Dear Peter et al,
Whilst I am also loath to start this up again, I have to comment on this.
ANYONE observing such terrible banding practises as described by Trevor Manley
should IMMEDIATELY report them to the authorities, starting with, in Australia,
the ABBBS. I would fully expect under this scenario for licenses to be pulled.
Birds should not be getting injured during extraction from mist nets - the net
is expendable, the bird is not. On the extremely rare occasions that the bird
is hopelessly tangled (for a skilled bander this should virtually never be an
issue), the net should be cut to free the bird as quickly as possible. The
debacle described seems due to the complete stupidity of whoever was in charge,
clearly there were too many birds in the nets (so the nets should have been
closed until all birds were processed and released) and/or untrained
individuals were not being given suitable supervision during extractions.
Neither is acceptable practise. In any case, it is unfair to use an e
xample of an (American? sorry forgotten) experience to lump all banders and
cannon netting waders into the same group.
What is needed is evidence from both sides. The case for positive outcomes and
expanding knowledge with banding is more than met, anyone arguing that banding
tells us nothing scientifically has not bothered to check the literature. What
we need is studies assessing the impact of banding itself, both from a metal
service (i.e. numbered ABBS band) right through to flags/satellite trackers
etc. Some studies are out there, but we need more. I would urge those calling
for the practise to be banned to provide evidence demonstrating that it is
damaging survival probabilities. If this can be produced, I would be happy to
work with whoever has such data to help them publish it. If it can't be
produced, then rather than slander people in a public forum (thereby further
expanding the divide between both camps), why not volunteer to assist some
banding activities and start collecting data on negative aspects of the
practise yourself? The reality is, if you feel strongly that this is such
a negative practise, the only way you will ever stop it is provided evidence
that it is negatively impacting upon the birds. I doubt any of the wader
banding folk bother reading Birding-Aus so it is a fruitless thread here, and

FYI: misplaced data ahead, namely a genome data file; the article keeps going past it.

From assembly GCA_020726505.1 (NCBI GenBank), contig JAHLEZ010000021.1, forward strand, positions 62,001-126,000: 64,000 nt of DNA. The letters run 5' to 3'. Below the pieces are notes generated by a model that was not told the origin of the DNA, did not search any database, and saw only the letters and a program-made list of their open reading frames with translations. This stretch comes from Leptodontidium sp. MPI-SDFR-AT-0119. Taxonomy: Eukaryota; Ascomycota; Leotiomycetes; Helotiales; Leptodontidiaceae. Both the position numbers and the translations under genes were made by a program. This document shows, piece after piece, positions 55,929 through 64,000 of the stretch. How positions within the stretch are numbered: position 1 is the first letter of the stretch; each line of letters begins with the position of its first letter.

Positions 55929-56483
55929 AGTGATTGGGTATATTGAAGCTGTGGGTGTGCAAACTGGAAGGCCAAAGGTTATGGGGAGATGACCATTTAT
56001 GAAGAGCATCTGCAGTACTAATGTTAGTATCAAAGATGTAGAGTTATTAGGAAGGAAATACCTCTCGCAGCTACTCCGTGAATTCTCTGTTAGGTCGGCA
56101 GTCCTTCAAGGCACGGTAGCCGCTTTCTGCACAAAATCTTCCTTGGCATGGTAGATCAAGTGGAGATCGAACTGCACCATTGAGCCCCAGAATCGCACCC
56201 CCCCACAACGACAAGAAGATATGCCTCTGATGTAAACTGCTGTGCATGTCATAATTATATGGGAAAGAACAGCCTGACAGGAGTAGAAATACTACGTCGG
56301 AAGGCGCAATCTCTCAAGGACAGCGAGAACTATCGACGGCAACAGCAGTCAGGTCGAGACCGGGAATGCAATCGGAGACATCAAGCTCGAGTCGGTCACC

why would they when baseless accusations get thrown at them on a c.3 monthly
Personally, I haven't used leg flags so don't know much about them, but
certainly haven't seen any evidence of handicapped waders. Having said this,
the effects might be quite subtle and be influencing metabolism or
corticosterone loads or the like, so a study on this would be useful if not
completed already (try searching google scholar or web of knowledge for 'leg
bands' etc). In short, personal attacks do not help anyone's cause, only data
will solve this argument. If you don't have data, look for it, if it doesn't
exist then go and help get it. Otherwise I'd suggest that you have little to
add to the thread.
On 31/03/2011, at 9:10 AM, Peter Shute wrote:
> There was an earlier posting, I forget whose, that said that they didn't like
> the injuries caused by trapping waders, but they were quite ok with mist
> nets. But here Trevor Manley says he has seen mist nets cause "appalling
> injury and trauma".
> Why the difference in experiences? Can anyone explain this?
> Peter Shute
>> -----Original Message-----
>> On Behalf Of
>> Trevor Manley
>> Sent: Wednesday, 30 March 2011 8:55 PM
>> Subject: [Birding-Aus] Leg Flagging/Banding
>> Is there anyone out there who is prepared to offer a
>> justification for these practices? Anyone who can quantify
>> how it benefits the birds??
>> Back in 2002, I was living in the USA and volunteered on a
>> spring migration banding team on the Lake Erie southern shore
>> - one of the major migration hotspots.
>> I guess my motivation was the opportunities it would offer to
>> see and photograph birds at close quarters.
>> But I didn't last long - I was appalled by the mortality and
>> trauma involved. Not many birds actually injured themselves
>> or died in the mist nets (though one death is one too many),
>> but many got so badly entangled that they were injured being
>> extracted from the nets. And there was a further mortality
>> rate of birds in the keep bags. I quit pretty quickly!
>> As far as I could see, the only entities benefitting from the
>> exercise were the (human) banders/organisers in being able to
>> report "higher numbers than last year", and to thus gain
>> further funding to do it all over again the next year.
>> I think by now we know the migratory ranges of most every
>> species, so the practice of banding/flagging is surely past
>> it's use-by date.
>> Trevor Manley
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